Along with politics, gun rights, religion and abortion, is one of those areas where people feel comfortable not only sharing their views but do so with incredible conviction, passion and certainty. And yet, nutrition is anything but certain.  Sure, we know there are patterns of eating that help in minimizing the risk of various chronic diseases, but those patterns are far broader and less drilled down than most nutrition gurus and zealots believe.

So, we were very interested in fellow blogger –Yoni Freedhoff’s – recent blog in which he calls for an end of nutrition as religion.  More so, because Yoni is not just another disillusioned dieter. No siree!  He is the Medical Director of the Bariatric Medical Institute and assistant professor of family medicine at the University of Ottawa.  Dr. Freedhoff has also been called Canada’s most outspoken obesity expert and his award winning blog, Weighty Matters, has at times been ranked the world’s top health blog by blog ranking service Technorati.

So what does Dr Freedhoff have to say?

First, he suggests that practitioners of dietary religion risk alienating friends through strict adherence to their religious commandments.  Second, he states that diet adherents tend to use their online platform to frown upon any and all dietary strategies beyond their house of worship. To question their program or guru’s plans is akin to questioning their religious beliefs; and yet, unlike actual religious questioning (which would almost certainly lead to a thoughtful discussion), question dietary dogma online, and you can bet it will lead to a highly heated debate where anger and indignation can easily descend into name calling and personal attacks.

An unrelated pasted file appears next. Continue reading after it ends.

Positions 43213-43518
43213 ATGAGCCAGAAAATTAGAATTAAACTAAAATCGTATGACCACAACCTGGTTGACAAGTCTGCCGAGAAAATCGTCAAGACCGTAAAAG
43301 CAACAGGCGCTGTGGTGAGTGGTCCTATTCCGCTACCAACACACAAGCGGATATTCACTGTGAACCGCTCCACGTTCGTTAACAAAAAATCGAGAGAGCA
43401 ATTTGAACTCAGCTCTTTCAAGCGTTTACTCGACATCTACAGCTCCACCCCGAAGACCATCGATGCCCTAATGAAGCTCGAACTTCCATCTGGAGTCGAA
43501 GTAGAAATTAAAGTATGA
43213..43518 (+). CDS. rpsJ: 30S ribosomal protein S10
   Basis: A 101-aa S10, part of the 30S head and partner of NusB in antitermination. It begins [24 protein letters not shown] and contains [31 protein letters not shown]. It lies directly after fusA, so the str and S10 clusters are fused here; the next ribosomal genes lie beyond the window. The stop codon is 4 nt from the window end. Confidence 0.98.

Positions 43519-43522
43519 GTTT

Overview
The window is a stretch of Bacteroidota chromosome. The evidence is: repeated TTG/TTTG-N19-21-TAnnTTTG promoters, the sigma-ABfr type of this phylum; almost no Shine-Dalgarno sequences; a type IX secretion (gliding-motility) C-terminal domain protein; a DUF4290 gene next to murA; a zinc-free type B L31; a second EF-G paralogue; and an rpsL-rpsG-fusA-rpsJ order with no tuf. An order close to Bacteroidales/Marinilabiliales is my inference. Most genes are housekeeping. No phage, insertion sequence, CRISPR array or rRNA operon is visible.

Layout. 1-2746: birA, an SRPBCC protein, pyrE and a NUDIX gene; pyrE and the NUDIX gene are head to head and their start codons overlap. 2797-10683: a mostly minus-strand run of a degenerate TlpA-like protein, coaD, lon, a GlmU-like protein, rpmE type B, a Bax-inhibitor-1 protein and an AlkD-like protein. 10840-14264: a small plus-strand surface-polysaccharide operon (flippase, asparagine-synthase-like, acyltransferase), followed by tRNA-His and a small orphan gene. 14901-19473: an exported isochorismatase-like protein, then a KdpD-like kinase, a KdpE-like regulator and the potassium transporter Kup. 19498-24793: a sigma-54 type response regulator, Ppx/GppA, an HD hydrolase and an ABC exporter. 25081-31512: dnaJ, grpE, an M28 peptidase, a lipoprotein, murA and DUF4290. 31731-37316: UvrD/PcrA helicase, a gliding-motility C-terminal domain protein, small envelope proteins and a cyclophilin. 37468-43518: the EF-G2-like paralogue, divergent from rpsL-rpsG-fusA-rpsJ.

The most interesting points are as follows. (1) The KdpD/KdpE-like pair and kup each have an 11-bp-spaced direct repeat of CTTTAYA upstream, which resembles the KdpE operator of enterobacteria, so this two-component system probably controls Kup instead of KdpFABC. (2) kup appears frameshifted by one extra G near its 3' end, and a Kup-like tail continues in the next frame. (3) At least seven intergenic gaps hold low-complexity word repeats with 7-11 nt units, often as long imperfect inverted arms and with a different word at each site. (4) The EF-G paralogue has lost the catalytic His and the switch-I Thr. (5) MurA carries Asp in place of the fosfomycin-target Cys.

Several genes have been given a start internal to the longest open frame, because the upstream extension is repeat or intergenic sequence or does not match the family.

jesus toastAnd even if you religiously avoid all cyber nutrition nuts, you may still be at risk. According to Freedhoff, although you may not have a stranger’s zealous scrutiny to watch out for, you’ve still got yourself. Dietary dogma, almost by definition, dictates blind faith and absolute loyalty, where breaking a dietary commandment is akin to committing a sin. And with sin, comes guilt. And if you feel guilt often enough, you might well decide to abandon your entire healthier-living, guilt-inducing effort.

Nutrition as religion demands perfection, yet perfection is an impossible goal. Remember, food is not simply fuel. Since the dawn of humankind, food has been used for comfort and celebration, and if your newly found dietary religion forbids foods you enjoy, my bet is you’re not long for that diet.

diet tapemeasureSo what’s the solution?  Freedhoff advises : the easiest question to evaluate any dietary plan or religion is simply, “Could I happily live like this for the rest of my life?” where the most important word in that question is “happily.” If the answer’s “No,” you’ve either got to get comfortable with adding in some sinning, or find another way to go.

Add in some sinning in the form of thoughtful, “worth-it,” dietary imperfections, and suddenly new lifestyles may transform from the merely tolerable to the actually enjoyable. Enjoy your lifestyle, albeit imperfectly, and maybe you’ll even stick with it.